Skip to content
{{ message }}

Instantly share code, notes, and snippets.

# gelisam/CategorySolver.agda

Created Apr 5, 2021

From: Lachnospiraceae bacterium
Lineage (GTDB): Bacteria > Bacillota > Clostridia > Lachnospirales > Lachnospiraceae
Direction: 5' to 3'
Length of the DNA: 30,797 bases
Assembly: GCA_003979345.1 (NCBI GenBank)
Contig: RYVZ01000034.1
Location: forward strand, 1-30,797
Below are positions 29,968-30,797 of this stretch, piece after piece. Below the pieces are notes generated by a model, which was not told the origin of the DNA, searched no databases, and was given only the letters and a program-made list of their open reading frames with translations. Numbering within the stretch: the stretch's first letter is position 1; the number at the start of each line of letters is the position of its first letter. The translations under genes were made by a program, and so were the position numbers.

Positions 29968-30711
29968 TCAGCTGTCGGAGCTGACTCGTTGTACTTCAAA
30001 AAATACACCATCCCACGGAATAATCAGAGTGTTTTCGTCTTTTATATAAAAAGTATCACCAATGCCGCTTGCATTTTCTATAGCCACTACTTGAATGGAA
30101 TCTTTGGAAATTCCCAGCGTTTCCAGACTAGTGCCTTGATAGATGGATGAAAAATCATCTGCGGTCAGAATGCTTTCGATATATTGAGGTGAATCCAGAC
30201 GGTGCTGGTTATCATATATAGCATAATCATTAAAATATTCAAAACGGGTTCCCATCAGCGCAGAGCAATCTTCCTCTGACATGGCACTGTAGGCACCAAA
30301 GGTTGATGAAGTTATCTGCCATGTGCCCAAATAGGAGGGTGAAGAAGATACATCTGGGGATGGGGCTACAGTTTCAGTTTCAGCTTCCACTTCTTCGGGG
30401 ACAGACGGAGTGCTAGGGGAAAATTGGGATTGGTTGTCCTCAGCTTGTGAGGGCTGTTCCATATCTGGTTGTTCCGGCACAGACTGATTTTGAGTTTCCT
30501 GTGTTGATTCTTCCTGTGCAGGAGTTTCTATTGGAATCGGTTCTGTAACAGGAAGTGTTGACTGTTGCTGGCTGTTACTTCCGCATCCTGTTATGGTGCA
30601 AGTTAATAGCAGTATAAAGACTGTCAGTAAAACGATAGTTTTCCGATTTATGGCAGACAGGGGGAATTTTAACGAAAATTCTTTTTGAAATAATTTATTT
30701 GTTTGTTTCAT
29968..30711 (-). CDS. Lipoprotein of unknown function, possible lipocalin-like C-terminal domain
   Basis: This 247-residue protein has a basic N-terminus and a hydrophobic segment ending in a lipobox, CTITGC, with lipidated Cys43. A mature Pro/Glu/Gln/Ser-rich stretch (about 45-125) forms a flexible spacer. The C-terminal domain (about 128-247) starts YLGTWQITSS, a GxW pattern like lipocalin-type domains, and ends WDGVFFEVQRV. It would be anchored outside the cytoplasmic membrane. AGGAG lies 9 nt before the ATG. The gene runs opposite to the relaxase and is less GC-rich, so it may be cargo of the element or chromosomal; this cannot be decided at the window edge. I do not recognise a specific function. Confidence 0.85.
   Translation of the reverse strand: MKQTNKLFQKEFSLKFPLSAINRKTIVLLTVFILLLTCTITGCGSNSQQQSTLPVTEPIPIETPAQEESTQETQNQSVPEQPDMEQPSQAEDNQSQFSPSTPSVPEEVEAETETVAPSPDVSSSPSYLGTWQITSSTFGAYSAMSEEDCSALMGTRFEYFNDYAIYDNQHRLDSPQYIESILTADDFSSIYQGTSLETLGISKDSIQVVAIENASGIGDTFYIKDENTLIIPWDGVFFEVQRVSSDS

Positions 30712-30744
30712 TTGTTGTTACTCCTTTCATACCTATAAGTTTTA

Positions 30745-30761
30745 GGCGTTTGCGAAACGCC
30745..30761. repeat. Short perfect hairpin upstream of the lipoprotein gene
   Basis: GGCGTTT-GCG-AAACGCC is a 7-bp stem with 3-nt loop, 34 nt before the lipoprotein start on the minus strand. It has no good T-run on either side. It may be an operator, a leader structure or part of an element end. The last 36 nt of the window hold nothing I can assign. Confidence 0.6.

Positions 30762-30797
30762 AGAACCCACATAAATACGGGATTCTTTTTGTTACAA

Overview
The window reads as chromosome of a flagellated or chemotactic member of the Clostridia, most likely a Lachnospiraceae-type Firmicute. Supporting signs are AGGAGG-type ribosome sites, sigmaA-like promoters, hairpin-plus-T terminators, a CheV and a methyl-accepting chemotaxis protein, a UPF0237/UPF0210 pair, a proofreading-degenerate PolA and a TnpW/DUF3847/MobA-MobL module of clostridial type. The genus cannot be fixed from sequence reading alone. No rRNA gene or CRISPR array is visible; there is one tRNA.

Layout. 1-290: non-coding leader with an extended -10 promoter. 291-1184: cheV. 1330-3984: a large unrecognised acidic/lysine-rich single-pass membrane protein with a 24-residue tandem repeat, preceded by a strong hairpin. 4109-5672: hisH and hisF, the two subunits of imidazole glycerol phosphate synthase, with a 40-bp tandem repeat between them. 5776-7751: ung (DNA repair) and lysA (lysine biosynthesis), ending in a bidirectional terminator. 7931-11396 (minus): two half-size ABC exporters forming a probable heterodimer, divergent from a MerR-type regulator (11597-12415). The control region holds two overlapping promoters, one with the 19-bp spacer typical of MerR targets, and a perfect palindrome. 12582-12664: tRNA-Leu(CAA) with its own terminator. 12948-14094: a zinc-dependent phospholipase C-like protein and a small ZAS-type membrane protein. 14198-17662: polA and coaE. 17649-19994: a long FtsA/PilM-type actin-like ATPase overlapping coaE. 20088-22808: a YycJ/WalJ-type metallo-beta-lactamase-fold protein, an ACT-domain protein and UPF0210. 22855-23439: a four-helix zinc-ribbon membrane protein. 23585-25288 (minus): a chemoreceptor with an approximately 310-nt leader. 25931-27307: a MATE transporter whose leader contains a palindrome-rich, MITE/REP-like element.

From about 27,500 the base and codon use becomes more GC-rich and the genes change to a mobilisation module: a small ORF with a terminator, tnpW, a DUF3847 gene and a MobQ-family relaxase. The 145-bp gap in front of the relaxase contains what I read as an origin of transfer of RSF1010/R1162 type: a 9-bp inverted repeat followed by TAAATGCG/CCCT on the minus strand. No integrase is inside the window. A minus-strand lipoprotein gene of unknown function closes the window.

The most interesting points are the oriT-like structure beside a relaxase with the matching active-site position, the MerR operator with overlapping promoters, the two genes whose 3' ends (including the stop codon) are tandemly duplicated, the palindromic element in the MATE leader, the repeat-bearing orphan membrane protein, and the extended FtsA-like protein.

Automatically generating proofs which only involve associativity of composition and adding/removing identity morphisms.